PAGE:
A number of years ago, while still teaching at university, one of my bright students came to talk to me, asking if it were at all possible for me change his grade from a B+ to an A. He was a good student, very smart, diligent, and hardworking, but his results simply didn't merit anything more than a B+. So I told him, I'd give him an A if he could live with the fact that while I thought he didn't really deserve the grade, he nonetheless "asked" me for it, and that the A he'd get was simply something I "gave" him. He scratched his head, smiled, and replied “no”. "It's okay, father," he said, "I understand completely".
I did tell him that I actually admired his attitude. I said it showed aggressiveness, drive, and the will to succeed and make it big. (He said he wanted to raise his GPA as he was seriously considering going to Law School.) At the same time, I had to remind him that while aggressiveness, drive, and the desire to make it big, can in fact guarantee a good degree of success in life, it's only integrity that can give true fulfillment and peace of heart and mind. And those are two different things.
We read in today’s gospel of Jesus going to the desert to prepare himself for the difficult work that lay ahead of him. The story goes that while in the desert, he had a vision of the suffering he would endure and the death he will face—all in the name of doing God’s will. And he found himself wondering whether he in fact wanted it. Can’t there be an easier way?
That’s when the tempter shows up and says: “You want to save people? Why do it God’s way? Why make it difficult for yourself? I’ve got an easier way for you”. And he presents Jesus with three temptations: bread—the symbol of wealth, power, and finally, fame and popularity.
These are the world’s solutions to all our problems. They’re the easy way out. The interesting thing is, Jesus was himself tempted by them. Here he was, at the beginning of his ministry, being shown two ways of doing things: God’s way, which was tough and required sacrifice, and the world’s way, which was quick, painless, and easy. Would you have chosen God’s way? Would I? Why would anyone want to do that?
In the story of Christ’s passion and death, no character is more fascinating and perhaps compelling than Judas: the man who sold his friend for thirty pieces of silver. Judas, we are told by bible scholars, was the most intelligent of the disciples. More than any other disciple, Judas was convinced that Jesus was in fact the long-awaited Messiah.
But he also wanted the Messiah to be a political and earthly king whose power would easily destroy Israel’s enemies. Judas wanted the easy way. Forget integrity; it is the goal that matters most.
Judas did believe in Jesus. But he wondered why Jesus seemed more interested in taking the hard road rather than the easy one. And so in one last act of desperation, Judas betrays Jesus. Why? Because, like the devil in the gospel today, he wanted to force the hand of God. He believed that when Jesus was finally suffering, God would be forced to save his son. And that would finally reveal Jesus’ true identity to the whole world.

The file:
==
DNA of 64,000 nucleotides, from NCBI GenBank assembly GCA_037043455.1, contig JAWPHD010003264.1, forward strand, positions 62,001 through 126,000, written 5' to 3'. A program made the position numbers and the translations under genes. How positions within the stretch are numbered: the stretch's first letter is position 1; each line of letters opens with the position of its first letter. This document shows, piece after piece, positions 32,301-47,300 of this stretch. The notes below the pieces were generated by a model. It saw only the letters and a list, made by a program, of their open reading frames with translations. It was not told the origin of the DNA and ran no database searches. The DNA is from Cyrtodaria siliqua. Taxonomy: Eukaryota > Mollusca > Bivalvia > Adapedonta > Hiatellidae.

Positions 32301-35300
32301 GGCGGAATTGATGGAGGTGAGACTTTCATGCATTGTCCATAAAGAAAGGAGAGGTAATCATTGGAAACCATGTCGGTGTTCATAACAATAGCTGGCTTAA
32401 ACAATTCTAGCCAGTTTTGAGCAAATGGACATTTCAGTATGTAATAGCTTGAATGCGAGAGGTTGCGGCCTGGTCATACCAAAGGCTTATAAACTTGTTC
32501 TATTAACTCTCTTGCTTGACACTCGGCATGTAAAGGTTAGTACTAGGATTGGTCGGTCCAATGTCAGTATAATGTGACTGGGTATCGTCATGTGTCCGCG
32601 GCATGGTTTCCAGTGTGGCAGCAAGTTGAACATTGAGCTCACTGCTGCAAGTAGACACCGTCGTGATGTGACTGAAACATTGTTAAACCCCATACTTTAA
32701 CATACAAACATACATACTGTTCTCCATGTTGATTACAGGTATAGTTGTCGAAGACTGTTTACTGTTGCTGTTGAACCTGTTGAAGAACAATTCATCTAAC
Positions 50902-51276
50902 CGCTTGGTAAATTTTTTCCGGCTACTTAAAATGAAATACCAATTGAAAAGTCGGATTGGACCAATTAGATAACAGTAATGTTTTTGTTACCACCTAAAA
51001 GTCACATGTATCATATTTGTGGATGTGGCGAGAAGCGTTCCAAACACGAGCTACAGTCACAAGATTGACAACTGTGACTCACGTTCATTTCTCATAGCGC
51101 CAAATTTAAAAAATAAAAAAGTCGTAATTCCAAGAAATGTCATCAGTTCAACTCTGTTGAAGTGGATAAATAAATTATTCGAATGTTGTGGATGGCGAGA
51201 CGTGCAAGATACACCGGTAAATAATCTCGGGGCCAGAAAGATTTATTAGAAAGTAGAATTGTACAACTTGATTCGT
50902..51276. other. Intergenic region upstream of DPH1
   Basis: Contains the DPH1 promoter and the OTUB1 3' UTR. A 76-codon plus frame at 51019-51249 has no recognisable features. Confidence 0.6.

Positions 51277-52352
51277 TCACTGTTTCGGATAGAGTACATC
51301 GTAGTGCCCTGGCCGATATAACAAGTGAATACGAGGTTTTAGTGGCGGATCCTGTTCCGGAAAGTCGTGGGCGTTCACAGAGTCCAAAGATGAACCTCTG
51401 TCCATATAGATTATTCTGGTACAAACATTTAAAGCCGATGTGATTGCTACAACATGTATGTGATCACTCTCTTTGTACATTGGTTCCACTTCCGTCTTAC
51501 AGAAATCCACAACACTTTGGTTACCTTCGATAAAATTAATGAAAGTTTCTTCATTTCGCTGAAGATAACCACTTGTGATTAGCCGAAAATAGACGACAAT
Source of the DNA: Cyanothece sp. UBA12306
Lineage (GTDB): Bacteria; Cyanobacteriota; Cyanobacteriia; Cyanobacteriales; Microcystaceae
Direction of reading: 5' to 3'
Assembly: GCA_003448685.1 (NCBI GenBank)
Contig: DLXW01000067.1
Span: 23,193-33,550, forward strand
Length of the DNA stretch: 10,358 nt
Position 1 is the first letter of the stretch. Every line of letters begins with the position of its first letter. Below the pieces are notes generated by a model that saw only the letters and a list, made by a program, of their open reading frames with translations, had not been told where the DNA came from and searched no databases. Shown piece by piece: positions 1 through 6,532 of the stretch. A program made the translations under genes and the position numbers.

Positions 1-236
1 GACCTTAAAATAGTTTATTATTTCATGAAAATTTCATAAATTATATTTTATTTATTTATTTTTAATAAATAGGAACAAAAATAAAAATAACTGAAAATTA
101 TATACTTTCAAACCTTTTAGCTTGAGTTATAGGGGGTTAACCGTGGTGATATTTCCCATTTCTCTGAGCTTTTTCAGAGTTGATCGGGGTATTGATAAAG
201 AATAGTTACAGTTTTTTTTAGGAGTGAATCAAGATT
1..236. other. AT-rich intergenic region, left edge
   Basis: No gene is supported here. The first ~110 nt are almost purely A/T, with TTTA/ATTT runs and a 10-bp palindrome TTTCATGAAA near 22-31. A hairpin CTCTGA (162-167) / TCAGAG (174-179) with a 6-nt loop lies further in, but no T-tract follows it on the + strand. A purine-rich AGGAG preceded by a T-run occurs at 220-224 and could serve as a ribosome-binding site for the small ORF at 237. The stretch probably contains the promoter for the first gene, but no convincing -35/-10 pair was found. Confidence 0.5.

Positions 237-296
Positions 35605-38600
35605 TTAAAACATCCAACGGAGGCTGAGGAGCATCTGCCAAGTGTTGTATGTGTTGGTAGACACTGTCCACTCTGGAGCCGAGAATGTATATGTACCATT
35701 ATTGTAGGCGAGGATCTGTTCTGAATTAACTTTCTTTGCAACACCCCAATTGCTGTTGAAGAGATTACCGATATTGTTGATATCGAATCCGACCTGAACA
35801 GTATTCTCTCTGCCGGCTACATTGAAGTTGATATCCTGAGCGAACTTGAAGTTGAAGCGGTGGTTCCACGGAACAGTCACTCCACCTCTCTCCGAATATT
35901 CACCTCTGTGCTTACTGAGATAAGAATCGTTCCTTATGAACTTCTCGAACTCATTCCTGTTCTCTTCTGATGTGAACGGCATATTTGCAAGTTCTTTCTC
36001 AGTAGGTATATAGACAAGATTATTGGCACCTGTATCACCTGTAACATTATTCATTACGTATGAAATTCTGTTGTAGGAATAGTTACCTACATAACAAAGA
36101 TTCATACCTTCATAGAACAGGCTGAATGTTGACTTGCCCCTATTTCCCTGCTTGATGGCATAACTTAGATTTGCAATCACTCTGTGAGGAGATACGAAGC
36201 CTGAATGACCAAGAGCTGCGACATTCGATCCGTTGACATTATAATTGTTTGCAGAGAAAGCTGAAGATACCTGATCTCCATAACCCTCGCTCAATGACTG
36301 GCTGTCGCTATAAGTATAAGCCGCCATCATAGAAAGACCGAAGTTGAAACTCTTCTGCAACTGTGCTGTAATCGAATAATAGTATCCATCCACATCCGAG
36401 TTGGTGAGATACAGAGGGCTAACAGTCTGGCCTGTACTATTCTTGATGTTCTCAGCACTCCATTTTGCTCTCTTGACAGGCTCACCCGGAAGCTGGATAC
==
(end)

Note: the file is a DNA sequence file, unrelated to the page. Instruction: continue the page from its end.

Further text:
Judas completely misunderstood the way of Christ. Like the devil in today’s gospel, Judas wanted Jesus to choose the easy way out. He wanted Jesus to choose the world’s way. Instead, Jesus chose God’s way.
Judas wasn’t alone of course. The other disciples thought the same. Peter tried to persuade Jesus not to go through with his plan. It was then that Jesus calls Peter “Satan” and tells him to think “the way God does”, and not the way men do. The brothers James and John asked Jesus to give them the seats of power on his left and his right when he comes to power. And the rest of the disciples kept arguing about who among them was the greatest.
And what about ourselves? How often have we promised to say ‘no’ to the temptations that come to us, only to find ourselves giving in to them again and again. How often have we resolved to choose the way of integrity only to fall back on the easy way out?
By saying ‘no’ to the world’s temptations, Christ had in fact sealed his fate: he was to suffer and die. But by doing so, he also affirmed once and for all, that he was God’s Son and secured for himself, God’s promise that after suffering and pain, there will be victory and everlasting joy.
Likewise, by saying ‘no’ to the temptations we encounter in our lives, we also seal our fate. For our life will be a constant struggle to do what is right. And that is never easy. But by doing so, we will, like Christ, affirm that we are sons and daughters of God, and not of the world. And in doing so, we secure for ourselves true greatness in this life and in the next—a greatness that wealth, power, and fame cannot buy.
Today, the first Sunday of Lent, Christ confronts us with a question: Shall we choose the world’s way, or God’s way? Shall we choose the way that sells ourselves short, or shall we go for the way of integrity: Christ’s way? The choice, of course, is ours alone.